Page:Elizabethan People.djvu/131

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Which they have seen in travelling the skies.
Vain boasters, liars, make-shifts, they are all,
Men that removed from their inkhorn terms,
Bring forth no action worthy of their bread."

In The Terrors of the Night, he says: "They [the cunning men] may very well pick men's purses, like the unskillfuller kind of alchemists, with their artificial and ceremonial kind of magic, but no effect shall they achieve thereby, though they would hang themselves."

Though, Dr. Dee was well educated and a Cambridge master of arts, there were many of his class who deserved the condemnation of Nash, pronounced in the following words: "How many be there in the world that childishly deprave alchemy, and cannot spell the first letter of it."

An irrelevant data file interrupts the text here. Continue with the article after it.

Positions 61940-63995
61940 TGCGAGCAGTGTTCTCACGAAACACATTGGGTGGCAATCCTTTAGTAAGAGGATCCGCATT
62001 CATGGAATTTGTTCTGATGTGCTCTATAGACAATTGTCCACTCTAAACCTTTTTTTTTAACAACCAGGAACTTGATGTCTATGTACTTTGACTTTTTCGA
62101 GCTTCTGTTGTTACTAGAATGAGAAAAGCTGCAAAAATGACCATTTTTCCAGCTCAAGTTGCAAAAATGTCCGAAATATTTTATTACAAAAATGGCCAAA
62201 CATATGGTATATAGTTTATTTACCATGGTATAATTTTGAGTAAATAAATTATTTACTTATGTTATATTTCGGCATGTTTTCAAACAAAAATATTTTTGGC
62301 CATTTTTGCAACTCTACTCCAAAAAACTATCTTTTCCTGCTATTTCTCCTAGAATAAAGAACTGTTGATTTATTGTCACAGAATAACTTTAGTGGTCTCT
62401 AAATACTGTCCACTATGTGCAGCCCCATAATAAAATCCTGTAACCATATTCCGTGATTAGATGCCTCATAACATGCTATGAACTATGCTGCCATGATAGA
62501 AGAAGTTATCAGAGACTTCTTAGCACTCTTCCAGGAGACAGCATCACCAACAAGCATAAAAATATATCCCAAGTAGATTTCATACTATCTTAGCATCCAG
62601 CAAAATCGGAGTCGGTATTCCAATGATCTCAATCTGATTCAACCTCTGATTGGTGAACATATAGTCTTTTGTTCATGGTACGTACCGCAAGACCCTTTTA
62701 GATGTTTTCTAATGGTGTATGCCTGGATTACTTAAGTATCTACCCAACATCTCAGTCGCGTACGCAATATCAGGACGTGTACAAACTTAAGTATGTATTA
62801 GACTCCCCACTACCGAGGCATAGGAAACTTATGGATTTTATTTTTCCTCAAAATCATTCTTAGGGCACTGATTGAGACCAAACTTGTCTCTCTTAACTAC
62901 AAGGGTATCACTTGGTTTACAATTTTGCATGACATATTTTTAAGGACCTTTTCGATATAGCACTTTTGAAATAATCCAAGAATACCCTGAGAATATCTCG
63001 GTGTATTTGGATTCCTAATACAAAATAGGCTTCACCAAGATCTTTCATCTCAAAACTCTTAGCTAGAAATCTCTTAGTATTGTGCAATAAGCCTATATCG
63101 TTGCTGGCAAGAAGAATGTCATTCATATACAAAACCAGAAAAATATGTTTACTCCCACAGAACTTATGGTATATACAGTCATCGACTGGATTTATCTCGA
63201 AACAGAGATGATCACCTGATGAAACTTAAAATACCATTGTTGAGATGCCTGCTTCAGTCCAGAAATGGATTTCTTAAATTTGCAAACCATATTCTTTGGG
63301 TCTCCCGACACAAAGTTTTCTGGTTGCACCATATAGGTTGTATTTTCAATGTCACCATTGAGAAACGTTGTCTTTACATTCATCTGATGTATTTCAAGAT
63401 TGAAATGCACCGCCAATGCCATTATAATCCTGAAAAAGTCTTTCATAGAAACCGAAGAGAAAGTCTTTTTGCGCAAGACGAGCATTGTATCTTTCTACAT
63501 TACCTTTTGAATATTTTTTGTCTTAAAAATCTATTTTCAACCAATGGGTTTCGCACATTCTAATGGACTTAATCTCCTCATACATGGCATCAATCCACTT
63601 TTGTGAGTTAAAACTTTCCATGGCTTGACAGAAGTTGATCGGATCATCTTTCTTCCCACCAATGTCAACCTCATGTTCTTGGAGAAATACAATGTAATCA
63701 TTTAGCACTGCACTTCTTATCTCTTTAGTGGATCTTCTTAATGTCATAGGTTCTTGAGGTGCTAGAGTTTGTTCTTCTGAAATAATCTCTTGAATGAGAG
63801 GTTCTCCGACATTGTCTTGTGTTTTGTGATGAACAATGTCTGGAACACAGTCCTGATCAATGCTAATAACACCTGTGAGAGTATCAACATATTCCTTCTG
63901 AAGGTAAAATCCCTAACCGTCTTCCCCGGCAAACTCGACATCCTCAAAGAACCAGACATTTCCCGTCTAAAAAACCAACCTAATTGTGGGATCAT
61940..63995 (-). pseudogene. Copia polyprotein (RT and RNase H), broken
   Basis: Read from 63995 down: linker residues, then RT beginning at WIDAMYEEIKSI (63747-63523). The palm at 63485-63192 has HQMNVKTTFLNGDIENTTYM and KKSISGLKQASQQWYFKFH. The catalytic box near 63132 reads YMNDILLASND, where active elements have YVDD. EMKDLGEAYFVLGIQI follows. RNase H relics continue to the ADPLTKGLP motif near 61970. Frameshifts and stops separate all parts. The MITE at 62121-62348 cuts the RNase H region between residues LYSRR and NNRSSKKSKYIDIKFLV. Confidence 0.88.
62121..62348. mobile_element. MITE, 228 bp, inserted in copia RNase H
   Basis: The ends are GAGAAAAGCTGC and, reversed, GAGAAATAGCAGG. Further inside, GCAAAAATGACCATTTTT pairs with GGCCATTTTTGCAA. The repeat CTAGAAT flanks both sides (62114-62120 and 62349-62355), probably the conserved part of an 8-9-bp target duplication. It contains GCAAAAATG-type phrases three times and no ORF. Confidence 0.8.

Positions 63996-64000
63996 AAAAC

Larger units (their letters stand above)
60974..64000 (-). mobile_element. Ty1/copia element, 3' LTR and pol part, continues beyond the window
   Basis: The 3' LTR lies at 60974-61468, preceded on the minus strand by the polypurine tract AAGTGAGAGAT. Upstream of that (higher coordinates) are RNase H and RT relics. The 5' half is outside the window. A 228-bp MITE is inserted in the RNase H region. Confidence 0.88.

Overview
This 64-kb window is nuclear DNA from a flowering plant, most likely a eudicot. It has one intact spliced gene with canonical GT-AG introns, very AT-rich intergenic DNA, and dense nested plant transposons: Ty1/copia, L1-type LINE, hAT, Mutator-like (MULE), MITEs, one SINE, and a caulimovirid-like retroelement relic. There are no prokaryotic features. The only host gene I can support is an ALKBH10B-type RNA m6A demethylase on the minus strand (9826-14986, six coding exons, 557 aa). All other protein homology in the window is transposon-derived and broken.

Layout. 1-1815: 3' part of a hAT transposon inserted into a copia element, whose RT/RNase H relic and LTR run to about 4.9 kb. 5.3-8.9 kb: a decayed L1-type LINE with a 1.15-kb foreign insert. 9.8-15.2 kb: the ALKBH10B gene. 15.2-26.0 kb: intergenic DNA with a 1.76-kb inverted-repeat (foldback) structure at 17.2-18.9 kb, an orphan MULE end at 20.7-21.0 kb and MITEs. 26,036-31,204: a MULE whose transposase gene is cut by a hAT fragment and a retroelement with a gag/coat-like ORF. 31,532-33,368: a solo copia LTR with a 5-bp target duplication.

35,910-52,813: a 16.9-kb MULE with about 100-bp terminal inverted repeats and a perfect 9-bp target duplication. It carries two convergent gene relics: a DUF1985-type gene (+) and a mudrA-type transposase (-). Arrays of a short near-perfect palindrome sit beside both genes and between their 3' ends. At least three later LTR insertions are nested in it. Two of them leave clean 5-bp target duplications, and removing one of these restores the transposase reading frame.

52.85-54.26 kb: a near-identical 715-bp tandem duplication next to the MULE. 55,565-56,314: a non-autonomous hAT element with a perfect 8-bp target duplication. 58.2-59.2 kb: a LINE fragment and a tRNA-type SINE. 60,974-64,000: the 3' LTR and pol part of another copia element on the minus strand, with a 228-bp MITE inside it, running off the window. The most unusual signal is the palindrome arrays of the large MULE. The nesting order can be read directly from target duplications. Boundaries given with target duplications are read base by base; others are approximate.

The evil effects of professional astrology were almost equaled by its disastrous effects upon private fortunes. It was frequently followed merely as the hobby of a gentleman. Thus, in Middleton's Anything for a Quiet Life, one entreats "that you would give ore this fruitless, if I may not say this idle study of alchemy; why, half your house looks like a glass house.… And the smoke you make is a worse enemy to good housekeeping than tobacco.… Should one of your glasses break, It might bring you to a dead palsy.